Dedicating Space for Low-Stress Biking
To make bicycling a way of life for a large share of the population —not just committed cyclists — it’s crucial to offer riders a sense of protection from traffic on busy streets. Dutch cities routinely create bike lanes with physical barriers between riders and cars. Not only does this give bikes and cars more room to breathe, it increases bicyclists’ psychological sense of comfort, which encourages more people to ride.
New York was one of the first U.S. cities to follow suit by creating a physical buffer between bike lanes and moving car traffic. Commuter bicycling in NYC more than doubled between 2006 and 2010 while crash rates have decreased on the re-engineered roadways.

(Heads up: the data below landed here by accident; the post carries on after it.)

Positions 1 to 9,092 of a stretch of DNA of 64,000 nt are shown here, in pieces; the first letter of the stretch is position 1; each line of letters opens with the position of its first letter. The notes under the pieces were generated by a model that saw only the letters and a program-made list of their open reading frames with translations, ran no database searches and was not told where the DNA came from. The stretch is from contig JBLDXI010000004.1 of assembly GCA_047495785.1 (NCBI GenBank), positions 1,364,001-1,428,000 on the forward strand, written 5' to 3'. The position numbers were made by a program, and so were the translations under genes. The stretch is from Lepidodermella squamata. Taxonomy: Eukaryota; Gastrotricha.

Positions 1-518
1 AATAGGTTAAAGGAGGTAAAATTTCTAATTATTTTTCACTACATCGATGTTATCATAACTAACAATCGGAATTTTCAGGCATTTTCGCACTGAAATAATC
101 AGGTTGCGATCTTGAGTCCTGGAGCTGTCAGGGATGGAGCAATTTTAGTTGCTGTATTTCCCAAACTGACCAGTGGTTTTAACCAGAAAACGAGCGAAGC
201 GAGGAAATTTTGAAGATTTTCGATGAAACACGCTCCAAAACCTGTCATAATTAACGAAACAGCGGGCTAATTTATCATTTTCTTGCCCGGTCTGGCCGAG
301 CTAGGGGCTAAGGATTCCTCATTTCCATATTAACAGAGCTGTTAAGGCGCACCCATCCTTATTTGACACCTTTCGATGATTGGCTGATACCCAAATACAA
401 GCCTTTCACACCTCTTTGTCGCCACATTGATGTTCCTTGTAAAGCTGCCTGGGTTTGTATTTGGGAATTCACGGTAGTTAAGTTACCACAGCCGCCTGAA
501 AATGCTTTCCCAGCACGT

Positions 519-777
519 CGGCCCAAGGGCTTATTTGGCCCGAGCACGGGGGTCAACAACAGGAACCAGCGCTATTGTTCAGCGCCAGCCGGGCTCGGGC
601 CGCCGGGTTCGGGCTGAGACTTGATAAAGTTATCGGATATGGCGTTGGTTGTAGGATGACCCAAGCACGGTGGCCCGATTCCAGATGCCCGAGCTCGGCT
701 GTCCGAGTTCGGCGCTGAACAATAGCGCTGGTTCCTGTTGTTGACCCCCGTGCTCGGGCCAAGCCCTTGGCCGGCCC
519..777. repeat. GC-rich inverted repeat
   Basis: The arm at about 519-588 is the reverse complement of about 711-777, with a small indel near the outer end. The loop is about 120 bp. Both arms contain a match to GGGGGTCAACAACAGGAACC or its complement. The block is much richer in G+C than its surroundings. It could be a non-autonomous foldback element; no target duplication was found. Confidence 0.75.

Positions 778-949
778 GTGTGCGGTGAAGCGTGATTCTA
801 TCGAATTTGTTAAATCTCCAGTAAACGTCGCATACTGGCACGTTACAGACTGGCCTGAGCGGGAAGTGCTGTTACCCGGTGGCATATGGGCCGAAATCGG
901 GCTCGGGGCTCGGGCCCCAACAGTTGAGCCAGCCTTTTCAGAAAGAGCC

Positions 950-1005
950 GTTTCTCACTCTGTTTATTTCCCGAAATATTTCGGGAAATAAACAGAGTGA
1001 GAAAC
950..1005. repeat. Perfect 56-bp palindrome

Closer to home
The post-war Dutch city of Rotterdam resembles an American city with wide streets, glass skyscrapers, fast traffic, and aggressive drivers. But 22 percent of trips are made by bike—a number that’s rising 3 percent annually thanks to efforts to physically separate bike lanes from traffic, notes city planner Wim Hinkamp.
(below) Physical separation between moving cars and bicycles helps provide a safe, low-stress experience and encourages more people to ride. Photo: Amsterdamize.com